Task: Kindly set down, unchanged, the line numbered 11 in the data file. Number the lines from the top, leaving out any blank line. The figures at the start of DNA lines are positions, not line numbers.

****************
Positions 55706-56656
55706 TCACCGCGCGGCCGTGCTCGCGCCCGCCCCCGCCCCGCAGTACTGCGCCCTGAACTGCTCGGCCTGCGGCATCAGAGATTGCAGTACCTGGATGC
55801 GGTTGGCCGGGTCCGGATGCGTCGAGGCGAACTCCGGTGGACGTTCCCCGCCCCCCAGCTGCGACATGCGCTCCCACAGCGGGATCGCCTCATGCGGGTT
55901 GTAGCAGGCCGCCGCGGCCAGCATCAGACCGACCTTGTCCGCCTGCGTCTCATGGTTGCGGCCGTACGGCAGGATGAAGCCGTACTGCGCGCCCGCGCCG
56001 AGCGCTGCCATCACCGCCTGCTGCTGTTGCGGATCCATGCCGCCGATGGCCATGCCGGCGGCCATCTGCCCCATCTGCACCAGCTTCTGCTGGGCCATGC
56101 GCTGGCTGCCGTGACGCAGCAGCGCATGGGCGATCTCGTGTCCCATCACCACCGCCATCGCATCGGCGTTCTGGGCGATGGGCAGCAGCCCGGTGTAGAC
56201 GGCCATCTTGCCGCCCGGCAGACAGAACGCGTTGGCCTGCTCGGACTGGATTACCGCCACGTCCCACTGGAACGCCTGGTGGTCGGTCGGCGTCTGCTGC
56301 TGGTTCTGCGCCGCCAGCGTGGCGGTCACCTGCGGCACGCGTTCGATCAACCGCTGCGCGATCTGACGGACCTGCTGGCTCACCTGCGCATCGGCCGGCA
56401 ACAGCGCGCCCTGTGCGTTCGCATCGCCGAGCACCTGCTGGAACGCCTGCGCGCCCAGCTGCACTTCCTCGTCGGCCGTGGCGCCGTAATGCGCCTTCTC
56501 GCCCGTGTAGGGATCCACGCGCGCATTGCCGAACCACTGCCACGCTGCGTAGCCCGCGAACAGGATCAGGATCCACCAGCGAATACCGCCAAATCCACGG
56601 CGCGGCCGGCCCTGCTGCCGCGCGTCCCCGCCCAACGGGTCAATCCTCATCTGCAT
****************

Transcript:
56601 CGCGGCCGGCCCTGCTGCCGCGCGTCCCCGCCCAACGGGTCAATCCTCATCTGCAT